During last week’s meeting, the El Dorado City Council discussed “rowdiness” in its entertainment district downtown, according to the El Dorado New-Times.

Act 812 of 2019 lets cities create “entertainment districts” where alcohol can be carried and consumed publicly on streets and sidewalks. These districts can be permanent or temporary under Act 812.

Act 874 of 2021 expanded the law to let cities in dry counties approve public drinking as well if the city contains a private club that serves alcohol.

This year lawmakers passed Act 34, which lets cities and towns that do not collect advertising and promotion taxes on hotels and restaurants establish entertainment districts where public drinking is legal. This has the potential to expand public drinking in Arkansas by letting communities authorize public drinking in entertainment districts even if the community does not cater toward hospitality and tourism.

Family Council strongly opposed each of these laws, because of the harm that public drinking causes to communities.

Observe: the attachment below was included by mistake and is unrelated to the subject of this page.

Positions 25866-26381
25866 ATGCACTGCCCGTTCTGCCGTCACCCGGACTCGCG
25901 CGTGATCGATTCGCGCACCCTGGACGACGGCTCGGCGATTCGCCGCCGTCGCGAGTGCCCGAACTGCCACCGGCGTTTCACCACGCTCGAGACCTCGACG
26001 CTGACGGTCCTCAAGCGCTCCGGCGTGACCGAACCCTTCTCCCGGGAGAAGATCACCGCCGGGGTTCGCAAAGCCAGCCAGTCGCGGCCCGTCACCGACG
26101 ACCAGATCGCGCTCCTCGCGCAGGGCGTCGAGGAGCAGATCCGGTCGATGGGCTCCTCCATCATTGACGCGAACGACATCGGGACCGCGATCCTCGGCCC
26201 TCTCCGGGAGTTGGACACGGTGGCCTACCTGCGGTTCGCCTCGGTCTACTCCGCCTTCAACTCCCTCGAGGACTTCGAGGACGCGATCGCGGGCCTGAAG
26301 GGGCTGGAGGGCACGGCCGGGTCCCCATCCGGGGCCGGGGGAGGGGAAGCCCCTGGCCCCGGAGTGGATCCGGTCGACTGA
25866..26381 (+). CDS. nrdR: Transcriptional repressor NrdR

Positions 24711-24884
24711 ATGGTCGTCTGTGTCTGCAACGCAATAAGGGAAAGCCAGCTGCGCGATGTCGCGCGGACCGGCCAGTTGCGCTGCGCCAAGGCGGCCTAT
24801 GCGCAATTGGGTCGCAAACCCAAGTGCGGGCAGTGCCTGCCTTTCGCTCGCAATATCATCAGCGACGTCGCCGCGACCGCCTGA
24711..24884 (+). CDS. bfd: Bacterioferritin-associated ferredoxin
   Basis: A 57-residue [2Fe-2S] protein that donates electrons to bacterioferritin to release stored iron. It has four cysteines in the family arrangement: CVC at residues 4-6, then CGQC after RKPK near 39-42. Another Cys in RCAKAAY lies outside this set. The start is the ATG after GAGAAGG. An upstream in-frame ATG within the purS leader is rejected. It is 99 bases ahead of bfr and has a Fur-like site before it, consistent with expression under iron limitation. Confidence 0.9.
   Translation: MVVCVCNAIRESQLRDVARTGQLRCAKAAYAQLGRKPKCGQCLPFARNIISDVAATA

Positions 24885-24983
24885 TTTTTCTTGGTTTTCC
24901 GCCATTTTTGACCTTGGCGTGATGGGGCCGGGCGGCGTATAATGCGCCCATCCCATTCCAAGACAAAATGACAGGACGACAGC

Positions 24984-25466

In 2019 El Dorado’s city council voted to authorize public drinking in an entertainment district covering approximately nine blocks downtown.

At the July 13 meeting, City Council Member Frank Hash reportedly noted that disorderly and unruly behavior has become a recurring problem on the weekends in parts of El Dorado’s public drinking district.

Yesterday’s El Dorado News-Times article indicates that law enforcement has faced challenges policing El Dorado’s entertainment district, and that litter and other types of disruptive behavior have been a problem associated with the area.

As we have said for years, public drinking is a scourge on the community.

It raises serious concerns about drunk driving and public safety.

Public drinking doesn’t attract new businesses, bolster the economy, or revitalize Main Street. It hurts neighborhoods and families.